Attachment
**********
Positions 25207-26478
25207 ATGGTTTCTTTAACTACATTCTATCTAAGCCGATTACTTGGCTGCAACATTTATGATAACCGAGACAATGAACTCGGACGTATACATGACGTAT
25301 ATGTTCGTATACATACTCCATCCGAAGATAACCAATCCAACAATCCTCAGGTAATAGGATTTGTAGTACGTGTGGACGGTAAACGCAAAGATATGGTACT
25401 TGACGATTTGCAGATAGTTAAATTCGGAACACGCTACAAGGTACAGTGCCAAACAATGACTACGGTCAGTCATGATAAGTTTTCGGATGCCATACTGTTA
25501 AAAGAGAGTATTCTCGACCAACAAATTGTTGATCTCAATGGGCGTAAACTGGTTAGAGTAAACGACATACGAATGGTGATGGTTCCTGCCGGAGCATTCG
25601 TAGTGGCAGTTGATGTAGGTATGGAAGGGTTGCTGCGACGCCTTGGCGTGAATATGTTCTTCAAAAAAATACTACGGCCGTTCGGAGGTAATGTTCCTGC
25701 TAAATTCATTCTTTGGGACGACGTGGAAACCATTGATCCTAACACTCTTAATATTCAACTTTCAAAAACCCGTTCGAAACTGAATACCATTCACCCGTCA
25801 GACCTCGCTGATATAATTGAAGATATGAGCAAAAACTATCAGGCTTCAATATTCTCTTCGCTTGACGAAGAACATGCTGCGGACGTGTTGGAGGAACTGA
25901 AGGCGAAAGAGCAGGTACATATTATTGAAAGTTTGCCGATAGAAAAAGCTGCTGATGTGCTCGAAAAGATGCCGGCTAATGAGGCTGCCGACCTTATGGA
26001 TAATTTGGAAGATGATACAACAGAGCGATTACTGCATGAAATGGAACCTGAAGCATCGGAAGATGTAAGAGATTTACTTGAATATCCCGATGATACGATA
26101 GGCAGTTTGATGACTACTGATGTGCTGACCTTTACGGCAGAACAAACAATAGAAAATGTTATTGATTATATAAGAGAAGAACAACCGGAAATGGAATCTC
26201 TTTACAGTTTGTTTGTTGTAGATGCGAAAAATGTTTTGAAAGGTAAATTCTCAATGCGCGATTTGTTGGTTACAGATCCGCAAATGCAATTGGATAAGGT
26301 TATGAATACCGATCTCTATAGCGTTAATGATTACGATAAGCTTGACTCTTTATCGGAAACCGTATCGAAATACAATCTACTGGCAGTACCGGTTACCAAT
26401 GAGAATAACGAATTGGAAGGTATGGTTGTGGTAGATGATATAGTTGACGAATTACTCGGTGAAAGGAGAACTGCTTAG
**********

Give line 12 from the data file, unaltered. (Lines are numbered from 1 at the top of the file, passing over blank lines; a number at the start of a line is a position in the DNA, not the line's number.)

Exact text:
26201 TTTACAGTTTGTTTGTTGTAGATGCGAAAAATGTTTTGAAAGGTAAATTCTCAATGCGCGATTTGTTGGTTACAGATCCGCAAATGCAATTGGATAAGGT